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Welcome to Hyperion Records, an independent British classical label devoted to presenting high-quality recordings of music of all styles and from all periods from the twelfth century to the twenty-first.
Hyperion offers both CDs, and downloads in a number of formats. The site is also available in several languages.
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Thaxted is an ancient and beautiful market town in Essex where Gustav Holst lived for many years. When this tune was taken from his suite The Planets, only one note needed to be changed to turn it into a melody that people love to sing. In the suite it grows into being from the hurly-burly of the opening section that portrays Jupiter, ‘the Bringer of Jollity’. The rapid swirl of notes with which the movement begins has the opening notes of this tune. Its nobility is perhaps a portrait of the king of the gods. Separated from its source it shows a regal poise that can yet express devotion and humility. It has been felt to have a ‘Britishness’ that makes it suitable for national occasions.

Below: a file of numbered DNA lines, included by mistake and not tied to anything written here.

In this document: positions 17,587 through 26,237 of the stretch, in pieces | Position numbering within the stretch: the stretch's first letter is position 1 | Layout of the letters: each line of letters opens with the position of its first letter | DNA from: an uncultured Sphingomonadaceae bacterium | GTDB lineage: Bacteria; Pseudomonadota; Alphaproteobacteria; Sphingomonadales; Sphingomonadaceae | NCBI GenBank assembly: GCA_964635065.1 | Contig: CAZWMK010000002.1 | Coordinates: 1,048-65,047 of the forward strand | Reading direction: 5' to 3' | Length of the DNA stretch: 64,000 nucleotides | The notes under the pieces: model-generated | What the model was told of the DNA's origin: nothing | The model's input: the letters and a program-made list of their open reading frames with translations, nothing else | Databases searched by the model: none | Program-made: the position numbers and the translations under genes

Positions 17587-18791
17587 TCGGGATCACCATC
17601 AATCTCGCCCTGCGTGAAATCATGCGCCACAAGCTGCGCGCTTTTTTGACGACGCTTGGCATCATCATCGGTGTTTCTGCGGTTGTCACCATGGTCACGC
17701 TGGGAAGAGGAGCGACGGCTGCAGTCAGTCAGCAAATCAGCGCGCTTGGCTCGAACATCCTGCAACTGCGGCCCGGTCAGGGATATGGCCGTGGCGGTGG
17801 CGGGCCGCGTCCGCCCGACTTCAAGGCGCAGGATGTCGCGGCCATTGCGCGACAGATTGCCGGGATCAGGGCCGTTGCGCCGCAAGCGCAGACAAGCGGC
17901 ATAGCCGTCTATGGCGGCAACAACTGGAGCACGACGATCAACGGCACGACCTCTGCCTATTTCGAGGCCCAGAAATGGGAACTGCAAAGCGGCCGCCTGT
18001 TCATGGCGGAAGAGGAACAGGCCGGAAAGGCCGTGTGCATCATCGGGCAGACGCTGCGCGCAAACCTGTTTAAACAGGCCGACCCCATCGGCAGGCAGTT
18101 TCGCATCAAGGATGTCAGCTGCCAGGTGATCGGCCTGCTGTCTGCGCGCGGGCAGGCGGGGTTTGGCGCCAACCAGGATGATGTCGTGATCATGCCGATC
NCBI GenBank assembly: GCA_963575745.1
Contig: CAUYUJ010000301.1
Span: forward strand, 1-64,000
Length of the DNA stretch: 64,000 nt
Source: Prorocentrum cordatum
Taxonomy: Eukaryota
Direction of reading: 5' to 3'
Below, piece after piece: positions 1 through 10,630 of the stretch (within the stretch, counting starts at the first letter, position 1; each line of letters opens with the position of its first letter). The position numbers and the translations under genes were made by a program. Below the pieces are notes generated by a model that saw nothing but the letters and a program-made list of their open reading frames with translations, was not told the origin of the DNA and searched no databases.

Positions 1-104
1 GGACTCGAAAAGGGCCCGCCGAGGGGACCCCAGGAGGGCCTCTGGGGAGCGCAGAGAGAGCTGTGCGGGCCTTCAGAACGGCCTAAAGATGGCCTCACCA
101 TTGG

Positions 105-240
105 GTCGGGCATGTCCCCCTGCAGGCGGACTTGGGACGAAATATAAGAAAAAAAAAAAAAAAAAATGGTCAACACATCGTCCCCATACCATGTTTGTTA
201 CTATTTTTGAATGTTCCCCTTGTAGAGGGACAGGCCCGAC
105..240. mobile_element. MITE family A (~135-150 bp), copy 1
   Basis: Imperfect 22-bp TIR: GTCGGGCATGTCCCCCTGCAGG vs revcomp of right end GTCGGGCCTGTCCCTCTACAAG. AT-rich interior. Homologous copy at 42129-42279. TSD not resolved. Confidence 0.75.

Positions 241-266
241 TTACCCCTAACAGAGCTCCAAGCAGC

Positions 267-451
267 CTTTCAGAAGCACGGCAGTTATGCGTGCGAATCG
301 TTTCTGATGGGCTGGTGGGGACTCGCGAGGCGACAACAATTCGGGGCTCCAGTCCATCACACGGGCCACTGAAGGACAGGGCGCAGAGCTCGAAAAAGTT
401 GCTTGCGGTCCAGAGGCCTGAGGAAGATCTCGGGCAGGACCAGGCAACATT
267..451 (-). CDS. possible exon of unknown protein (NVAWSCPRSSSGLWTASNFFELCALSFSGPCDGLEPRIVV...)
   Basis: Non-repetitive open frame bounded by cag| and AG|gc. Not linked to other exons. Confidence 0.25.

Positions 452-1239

The opening words of the hymn, by Cecil Spring-Rice, lead us in that direction, but in fact the second verse take us on a different journey, to ‘another country’. The hymn is therefore one to be used with care.
I vow to thee, my country, all earthly things above,
Entire and whole and perfect, the service of my love;
The love that asks no question, the love that stands the test,
That lays upon the altar the dearest and the best;
The love that never falters, the love that pays the price,
The love that makes undaunted the final sacrifice.
And thereís another country Iíve heard of long ago,
Most dear to them that love her, most great to them that know;
We may not count her armies, we may not see her King;
Her fortress is a faithful heart, her pride is suffering;
And soul by soul and silently her shining bounds increase,
And her ways are ways of gentleness and all her paths are peace.